Scott McIntyre on the official unveiling of former Socceroos coach as the new man in charge at J.League club Yokohama F. Marinos.
When the Beatles arrived in Tokyo in the midst of a fierce typhoon in mid-1966 they stepped off the Japan Airlines flight in traditional ‘happi’ costume and were promptly whisked away to a press conference where the first question was one that most foreigner visitors face within moments of touchdown: ‘what do you think of Japan?’
“As much as we know about most places we visit,” came the response from drummer Ringo Starr.
Which was to say probably not a whole deal but how that initial question is answered can often determine just how warmly those to whom it’s put will be received.
On that front Ange Postecoglou certainly struck all the right notes when he was unveiled publicly this weekend as the new coach of Yokohama F.Marinos.
At a public event at the back of a showroom filled with the latest model cars at the global headquarters of the team’s majority owner, Nissan, the former Australian national coach was firm in his belief of how he wanted Marinos to play but full of praise for Japanese football at the same time.
“The J.League is a vey strong competition and in terms of the organisation and the general strength of the teams it would be the strongest league in the region.
“Particularly in the last four years as national coach I’ve been watching a lot of Asian football and I think the level here is as good as you get.
“I respect every opponent because it’s a strong league and I’ll respect the competition but there’ll be a belief in the players and in us as a club that no matter who we play we’ll believe we can win.”
— 横浜F･マリノス【公式】 (@prompt_fmarinos) January 14, 2018
Following a public event where supporters filled a large hall to see the new coach and new signings revealed, Postecoglou then stuck around for his maiden press conference where the three dozen or so reporters present was likely a larger number than he was greeted with in total during his previous couple of club stints back in Australia.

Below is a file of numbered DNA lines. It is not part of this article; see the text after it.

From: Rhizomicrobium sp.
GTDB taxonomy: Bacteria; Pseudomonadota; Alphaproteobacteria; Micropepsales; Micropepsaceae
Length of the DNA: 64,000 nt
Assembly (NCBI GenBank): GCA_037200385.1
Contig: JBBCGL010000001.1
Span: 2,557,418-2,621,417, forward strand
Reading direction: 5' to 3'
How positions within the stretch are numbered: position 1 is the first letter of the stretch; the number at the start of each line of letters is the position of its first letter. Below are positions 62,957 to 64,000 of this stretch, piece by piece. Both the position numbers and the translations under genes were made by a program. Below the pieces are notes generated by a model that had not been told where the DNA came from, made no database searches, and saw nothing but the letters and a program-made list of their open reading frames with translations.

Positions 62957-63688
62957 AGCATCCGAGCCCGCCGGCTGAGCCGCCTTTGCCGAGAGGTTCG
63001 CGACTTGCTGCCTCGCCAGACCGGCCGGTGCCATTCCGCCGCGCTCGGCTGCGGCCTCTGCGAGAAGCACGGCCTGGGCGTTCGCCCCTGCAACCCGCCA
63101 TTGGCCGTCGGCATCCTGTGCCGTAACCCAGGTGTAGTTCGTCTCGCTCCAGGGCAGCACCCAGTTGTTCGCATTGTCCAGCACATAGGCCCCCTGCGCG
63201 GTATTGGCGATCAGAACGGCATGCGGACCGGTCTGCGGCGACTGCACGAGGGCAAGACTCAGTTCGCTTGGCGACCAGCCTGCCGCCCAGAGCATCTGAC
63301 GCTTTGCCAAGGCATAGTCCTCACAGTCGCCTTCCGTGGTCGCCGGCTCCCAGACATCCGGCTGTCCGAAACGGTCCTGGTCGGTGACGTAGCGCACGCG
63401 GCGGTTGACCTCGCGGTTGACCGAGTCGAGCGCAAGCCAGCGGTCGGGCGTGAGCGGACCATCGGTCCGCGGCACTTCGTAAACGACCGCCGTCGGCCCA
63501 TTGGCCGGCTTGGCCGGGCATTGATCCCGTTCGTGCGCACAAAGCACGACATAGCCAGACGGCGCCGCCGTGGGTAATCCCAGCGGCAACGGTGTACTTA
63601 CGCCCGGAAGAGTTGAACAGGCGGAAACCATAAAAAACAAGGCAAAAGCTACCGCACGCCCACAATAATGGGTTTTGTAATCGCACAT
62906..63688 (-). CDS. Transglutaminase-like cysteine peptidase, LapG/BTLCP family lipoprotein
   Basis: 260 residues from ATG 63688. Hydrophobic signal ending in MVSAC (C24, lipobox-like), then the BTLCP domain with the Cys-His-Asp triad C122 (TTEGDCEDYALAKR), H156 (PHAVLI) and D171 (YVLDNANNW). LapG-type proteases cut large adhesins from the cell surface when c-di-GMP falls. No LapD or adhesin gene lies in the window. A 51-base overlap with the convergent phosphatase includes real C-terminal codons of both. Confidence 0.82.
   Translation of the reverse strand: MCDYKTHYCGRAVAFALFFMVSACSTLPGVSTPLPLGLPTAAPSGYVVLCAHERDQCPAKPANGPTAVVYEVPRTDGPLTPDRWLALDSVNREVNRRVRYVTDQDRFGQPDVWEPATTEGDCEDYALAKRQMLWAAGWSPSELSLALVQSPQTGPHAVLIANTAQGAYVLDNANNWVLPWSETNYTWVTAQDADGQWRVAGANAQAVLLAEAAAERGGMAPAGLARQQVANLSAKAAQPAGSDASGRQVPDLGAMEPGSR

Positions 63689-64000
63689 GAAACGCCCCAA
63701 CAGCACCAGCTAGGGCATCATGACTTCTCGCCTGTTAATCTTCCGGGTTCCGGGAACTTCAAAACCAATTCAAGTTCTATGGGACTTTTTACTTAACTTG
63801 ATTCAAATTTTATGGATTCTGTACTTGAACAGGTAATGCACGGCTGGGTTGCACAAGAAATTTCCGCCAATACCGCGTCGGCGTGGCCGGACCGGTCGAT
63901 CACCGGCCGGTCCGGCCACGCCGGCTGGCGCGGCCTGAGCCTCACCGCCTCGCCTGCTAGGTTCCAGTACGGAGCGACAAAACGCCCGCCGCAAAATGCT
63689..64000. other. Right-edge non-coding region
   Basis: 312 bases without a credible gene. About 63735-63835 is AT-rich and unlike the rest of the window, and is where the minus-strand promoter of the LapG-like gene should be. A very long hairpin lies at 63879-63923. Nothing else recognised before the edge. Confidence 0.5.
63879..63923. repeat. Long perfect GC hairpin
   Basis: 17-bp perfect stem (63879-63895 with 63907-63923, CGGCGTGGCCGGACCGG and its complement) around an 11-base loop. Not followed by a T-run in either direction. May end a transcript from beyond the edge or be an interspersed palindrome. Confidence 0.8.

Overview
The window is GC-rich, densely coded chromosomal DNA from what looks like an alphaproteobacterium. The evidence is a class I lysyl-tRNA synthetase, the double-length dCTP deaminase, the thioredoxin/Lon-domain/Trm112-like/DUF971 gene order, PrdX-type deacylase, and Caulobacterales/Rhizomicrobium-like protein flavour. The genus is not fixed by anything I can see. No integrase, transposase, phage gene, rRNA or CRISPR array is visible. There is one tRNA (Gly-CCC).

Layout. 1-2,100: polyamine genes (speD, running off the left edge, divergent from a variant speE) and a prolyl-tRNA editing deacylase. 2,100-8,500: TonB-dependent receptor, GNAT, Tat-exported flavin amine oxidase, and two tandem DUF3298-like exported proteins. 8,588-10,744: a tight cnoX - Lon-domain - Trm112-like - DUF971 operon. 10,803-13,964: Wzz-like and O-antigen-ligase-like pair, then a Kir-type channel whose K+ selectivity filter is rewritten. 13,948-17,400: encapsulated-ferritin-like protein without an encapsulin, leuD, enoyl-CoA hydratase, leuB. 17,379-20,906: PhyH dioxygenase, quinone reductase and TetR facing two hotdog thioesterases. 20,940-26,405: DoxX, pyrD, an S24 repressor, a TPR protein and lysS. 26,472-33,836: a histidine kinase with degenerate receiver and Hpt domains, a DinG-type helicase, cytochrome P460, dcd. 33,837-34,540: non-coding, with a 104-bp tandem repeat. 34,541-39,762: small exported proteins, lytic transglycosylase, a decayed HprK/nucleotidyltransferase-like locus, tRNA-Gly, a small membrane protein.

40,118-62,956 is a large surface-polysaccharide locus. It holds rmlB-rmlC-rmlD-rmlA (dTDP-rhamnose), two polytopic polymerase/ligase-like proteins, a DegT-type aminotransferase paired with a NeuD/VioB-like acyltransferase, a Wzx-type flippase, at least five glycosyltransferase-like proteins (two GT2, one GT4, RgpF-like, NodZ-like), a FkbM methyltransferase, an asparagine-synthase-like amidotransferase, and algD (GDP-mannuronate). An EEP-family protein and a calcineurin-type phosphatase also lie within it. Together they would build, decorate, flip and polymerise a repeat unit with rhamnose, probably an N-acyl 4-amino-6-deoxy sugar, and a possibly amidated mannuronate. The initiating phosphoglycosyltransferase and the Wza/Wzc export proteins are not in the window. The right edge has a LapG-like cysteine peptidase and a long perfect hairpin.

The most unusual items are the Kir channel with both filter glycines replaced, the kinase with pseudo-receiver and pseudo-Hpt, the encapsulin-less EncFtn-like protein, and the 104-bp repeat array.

A day after the club captain, Manabu Saito, was sold to fierce rivals Kawasaki, that move was the subject of much inquiry, but equally there was a curiosity as to whether the ex-Socceroos boos would continue his up-tempo, attacking, brand of football on his return to club land and the answer came back loud and clear.
“In terms of the kind football that we want to play I’ve been coaching for 20 years and anyone who watches my teams play will know the kind of football I prefer to play.
“One of the major reasons I’m here at Marinos is because that’s the football they want to play. Once we get started you’ll be able to see that we want to be an attacking team, we want to possess the ball and dominate the opposition. As I said that’s my history, it’s not anything new and that’s what I hope to bring to Yokohama.
With the fixture list unveiled last week Yokohama have the toughest start of any club to the new J.League season with a visit to Cerezo Osaka on the opening weekend next month followed by a clash with Kashiwa Reysol meaning they face two of last season’s top four finishers straight up.
That makes it a tough initiation in Postecoglou’s first foray outside his homeland in a decade but seeing him up close in Yokohama there was a sense that much of the perceived burden that he’d been carrying in the closing days of his Socceroos reign was finally lifted and here was a man at ease with his new surrounds and itching to get back into the daily process of club land.
He was full of praise for the ‘young’ squad that he’s inherited whilst admitting that they may take their time to fill their remaining foreign slot and he almost escaped his first interaction with the Japanese press without being asked what was the first one almost every time he fronted reporters back at home but it managed to sneak through right at the end of the conference.
A strange time to quit?
“Why did you decide to leave the national team and not go to the World Cup?”
After having quipped that’s a question that everyone in Australia wants answered he went on to further endear himself to the local audience who should give him the space and time he needs to try and bring his impressive brand of football to the J.League.
“From my perspective I had a fantastic four years as national coach and when you coach your own country it’s the highest honour and in those four years we won the Asian Cup and qualified for the World Cup and I just felt that it was the right time for me to try a new adventure.
“My whole career I’ve tried to really challenge myself as a person and as a coach and I could have stayed in the job until the World Cup and it would’ve been a great experience but I’ve always done things that I believe were right for me.
“This opportunity came earlier than I expected – I wasn’t really sure what I was going to do after I did quit – but once this opportunity presented itself it was exciting.
“It’s a new culture for me, a new country which I have to adapt to and embrace and I think for me and my journey as a coach and in life it’s exactly what I want so I’m really looking forward to it.”